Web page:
There is currently a lot of doubt over the future of the emerging property market. A while back when talk of the credit crunch first began, there were reports that people were increasingly investing in established markets like Germany. Currently some people who are knowledgeable in the field are advising that most of the money invested in the foreseeable future will go into established markets. Recent research, however, shows otherwise.
Investment property portal The Move Channel has just revealed that most of its visitors are buying in emerging markets. The countries listed as most popular were Brazil, Dubai, Egypt, the U.S., and Turkey.
As I wrote in a recent article, the popularity of a country with buyers is not a good indication of a market's potential. This is because most people are buying a holiday home with a view to letting it out when not in use, so the potential for rental income and capital appreciation is of secondary or possibly equal importance to where they want to take their holidays.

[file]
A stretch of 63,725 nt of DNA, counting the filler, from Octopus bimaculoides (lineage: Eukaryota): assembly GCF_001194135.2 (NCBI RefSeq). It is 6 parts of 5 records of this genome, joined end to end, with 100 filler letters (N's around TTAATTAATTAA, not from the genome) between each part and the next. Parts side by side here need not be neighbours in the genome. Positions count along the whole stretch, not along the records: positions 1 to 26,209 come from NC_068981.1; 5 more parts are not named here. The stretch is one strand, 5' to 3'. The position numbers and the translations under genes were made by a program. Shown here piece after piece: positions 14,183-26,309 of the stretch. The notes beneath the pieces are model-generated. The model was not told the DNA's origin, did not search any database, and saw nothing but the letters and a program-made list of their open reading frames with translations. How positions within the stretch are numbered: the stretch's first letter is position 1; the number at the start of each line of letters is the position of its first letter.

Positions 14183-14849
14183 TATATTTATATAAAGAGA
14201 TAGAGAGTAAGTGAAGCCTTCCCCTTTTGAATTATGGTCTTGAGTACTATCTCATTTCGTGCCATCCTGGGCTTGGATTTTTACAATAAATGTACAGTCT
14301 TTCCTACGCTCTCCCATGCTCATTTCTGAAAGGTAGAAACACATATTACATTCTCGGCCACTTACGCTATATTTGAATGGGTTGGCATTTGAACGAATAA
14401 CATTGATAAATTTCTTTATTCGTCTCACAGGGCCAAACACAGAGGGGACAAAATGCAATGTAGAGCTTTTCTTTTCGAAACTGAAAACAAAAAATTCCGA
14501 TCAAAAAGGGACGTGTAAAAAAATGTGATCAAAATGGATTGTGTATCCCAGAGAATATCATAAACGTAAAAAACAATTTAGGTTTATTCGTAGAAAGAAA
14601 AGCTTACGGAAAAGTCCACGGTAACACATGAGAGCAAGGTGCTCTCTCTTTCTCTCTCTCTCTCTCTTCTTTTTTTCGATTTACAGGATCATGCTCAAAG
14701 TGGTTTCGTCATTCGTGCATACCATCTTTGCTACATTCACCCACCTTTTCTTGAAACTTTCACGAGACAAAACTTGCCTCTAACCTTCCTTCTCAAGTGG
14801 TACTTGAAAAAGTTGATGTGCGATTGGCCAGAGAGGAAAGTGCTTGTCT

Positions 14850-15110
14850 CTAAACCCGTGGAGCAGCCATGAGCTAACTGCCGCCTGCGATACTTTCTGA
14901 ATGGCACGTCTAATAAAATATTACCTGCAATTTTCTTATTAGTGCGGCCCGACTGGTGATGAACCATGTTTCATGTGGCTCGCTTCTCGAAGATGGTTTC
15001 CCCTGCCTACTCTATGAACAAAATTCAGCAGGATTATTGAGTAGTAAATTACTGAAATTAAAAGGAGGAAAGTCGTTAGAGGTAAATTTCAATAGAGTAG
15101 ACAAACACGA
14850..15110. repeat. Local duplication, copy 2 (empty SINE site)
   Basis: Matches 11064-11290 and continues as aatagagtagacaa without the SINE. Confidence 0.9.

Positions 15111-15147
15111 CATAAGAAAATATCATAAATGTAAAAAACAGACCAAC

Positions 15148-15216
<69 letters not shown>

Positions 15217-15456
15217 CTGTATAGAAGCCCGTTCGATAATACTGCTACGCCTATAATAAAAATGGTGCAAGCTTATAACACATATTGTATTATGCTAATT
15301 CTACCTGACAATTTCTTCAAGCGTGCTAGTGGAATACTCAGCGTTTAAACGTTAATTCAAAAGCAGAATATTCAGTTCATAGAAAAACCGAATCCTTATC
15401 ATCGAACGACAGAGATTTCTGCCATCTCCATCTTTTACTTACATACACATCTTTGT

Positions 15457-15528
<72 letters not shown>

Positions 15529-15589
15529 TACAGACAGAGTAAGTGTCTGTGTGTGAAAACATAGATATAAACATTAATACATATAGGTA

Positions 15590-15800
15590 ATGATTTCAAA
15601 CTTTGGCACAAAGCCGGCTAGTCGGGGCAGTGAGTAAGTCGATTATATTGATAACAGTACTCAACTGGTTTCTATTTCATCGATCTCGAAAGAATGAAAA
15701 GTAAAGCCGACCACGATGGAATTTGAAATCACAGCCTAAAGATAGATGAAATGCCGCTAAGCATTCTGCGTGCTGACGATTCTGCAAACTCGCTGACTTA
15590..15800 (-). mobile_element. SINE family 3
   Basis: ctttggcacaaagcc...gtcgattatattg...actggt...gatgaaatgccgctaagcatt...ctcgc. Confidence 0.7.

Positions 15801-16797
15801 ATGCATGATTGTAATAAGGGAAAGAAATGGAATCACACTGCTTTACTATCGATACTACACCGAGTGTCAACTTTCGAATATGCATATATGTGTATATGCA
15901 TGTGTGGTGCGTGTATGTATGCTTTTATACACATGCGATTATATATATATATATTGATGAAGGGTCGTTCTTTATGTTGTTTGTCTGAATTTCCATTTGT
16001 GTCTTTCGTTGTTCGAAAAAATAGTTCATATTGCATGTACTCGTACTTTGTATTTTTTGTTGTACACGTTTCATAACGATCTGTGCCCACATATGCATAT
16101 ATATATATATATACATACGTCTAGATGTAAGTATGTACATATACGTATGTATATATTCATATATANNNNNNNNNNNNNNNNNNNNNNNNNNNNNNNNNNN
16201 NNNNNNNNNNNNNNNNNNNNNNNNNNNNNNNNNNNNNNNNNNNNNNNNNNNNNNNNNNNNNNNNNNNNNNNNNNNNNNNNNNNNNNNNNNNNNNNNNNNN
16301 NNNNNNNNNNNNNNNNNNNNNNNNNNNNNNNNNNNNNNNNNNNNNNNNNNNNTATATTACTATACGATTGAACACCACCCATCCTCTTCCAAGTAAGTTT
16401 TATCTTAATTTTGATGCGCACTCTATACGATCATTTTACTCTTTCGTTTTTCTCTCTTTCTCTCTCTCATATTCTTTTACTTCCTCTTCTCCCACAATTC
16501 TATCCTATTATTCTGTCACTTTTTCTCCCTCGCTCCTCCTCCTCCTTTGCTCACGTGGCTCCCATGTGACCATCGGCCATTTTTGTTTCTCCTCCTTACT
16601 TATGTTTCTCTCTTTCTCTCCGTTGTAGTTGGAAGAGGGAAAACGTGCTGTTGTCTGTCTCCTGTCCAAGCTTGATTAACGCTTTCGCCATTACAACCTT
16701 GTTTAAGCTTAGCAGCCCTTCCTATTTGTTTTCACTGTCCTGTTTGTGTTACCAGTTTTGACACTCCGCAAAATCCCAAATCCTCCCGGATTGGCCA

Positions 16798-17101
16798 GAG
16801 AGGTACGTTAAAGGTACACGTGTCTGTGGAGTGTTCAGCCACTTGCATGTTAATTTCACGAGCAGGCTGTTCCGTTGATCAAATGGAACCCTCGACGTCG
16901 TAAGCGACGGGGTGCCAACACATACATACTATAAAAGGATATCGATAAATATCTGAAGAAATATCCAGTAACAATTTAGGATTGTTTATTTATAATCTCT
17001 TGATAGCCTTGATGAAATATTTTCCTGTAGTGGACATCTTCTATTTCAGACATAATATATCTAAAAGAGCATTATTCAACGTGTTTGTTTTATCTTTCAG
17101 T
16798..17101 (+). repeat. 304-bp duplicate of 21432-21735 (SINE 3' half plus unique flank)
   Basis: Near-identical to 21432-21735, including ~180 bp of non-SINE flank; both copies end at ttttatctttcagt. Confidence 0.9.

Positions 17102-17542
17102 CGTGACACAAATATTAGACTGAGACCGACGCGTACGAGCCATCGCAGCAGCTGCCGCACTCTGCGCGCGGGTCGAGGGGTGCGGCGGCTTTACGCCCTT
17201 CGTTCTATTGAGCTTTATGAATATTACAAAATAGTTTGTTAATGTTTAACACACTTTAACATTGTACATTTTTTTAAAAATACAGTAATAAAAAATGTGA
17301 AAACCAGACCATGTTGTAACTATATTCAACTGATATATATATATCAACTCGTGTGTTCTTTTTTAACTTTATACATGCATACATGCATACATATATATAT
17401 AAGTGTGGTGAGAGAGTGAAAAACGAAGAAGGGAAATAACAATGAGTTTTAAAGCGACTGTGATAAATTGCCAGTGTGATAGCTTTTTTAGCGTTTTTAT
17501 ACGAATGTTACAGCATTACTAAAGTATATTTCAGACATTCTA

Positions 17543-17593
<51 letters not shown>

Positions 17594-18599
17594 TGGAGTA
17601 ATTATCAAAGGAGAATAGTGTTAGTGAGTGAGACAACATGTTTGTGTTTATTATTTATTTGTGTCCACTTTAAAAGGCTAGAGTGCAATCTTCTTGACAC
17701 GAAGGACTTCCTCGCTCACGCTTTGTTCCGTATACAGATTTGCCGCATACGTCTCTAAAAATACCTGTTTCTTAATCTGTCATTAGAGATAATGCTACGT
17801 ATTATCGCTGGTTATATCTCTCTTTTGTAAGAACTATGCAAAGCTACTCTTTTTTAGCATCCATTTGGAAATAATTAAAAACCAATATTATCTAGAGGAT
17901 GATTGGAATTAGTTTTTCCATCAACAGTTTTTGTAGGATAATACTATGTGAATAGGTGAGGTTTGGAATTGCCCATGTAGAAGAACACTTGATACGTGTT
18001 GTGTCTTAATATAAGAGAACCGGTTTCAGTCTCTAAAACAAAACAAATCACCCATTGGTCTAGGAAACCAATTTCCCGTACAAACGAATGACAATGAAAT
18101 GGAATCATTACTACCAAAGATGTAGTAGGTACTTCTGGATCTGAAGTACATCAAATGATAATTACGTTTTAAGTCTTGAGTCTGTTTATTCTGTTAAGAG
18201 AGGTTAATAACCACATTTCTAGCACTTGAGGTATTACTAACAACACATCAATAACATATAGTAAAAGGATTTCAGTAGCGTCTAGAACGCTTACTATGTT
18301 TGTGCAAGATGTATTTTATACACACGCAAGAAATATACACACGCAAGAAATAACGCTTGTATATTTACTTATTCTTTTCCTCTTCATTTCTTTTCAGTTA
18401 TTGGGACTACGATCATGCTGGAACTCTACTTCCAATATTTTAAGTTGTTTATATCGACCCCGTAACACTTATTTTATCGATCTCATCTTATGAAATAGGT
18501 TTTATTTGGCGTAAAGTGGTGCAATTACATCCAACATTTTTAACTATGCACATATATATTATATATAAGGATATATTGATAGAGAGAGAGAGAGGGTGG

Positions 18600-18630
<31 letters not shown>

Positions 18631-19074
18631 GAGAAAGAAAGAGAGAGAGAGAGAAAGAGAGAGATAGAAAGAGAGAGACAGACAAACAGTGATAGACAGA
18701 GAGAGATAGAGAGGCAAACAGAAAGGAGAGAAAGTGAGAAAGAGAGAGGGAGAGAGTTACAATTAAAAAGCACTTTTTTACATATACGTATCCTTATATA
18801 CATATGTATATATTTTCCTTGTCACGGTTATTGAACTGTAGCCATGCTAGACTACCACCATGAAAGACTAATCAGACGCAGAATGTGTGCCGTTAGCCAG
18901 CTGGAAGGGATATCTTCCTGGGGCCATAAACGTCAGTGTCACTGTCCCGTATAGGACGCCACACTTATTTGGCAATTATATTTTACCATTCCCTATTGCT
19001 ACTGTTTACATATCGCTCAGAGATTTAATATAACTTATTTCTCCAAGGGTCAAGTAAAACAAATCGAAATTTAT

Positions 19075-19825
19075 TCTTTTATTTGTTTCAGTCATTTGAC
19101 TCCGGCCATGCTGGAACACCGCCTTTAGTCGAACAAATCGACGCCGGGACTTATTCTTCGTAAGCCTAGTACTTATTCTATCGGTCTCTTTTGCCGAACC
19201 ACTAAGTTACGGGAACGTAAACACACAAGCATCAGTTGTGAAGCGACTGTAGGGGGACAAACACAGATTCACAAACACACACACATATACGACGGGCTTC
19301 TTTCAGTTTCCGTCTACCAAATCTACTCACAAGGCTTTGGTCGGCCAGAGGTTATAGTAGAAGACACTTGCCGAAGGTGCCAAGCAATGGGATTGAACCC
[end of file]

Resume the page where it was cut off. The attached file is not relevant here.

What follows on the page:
As far as I'm concerned, the top ten property investment hot-spots in the world for 2008 are Brazil, Cambodia (Phnom Penh), Philippines(Manila), Canada, Argentina, Costa Rica, Thailand's island: Koh Samui, Thailand's island: Koh Phangan, Malaysia, and Albania. I am not saying that every potential investor should buy in one of my top ten countries or avoid the established markets where possible because that would be foolish. What I am saying is that where you should buy your property depends on what type of purchase you are making.
If you are looking for a stable income from rental, possibly to approach a bank with for some buy-to-let finance, then you will want it be as risk free as possible. For these investors, established markets may prove a little bit better because their rental market has a proven track record. Germany's Berlin is especially good for those who want to approach buy-to-let financing because of the housing demand exceeding the supply, giving way to a strong residential rental market.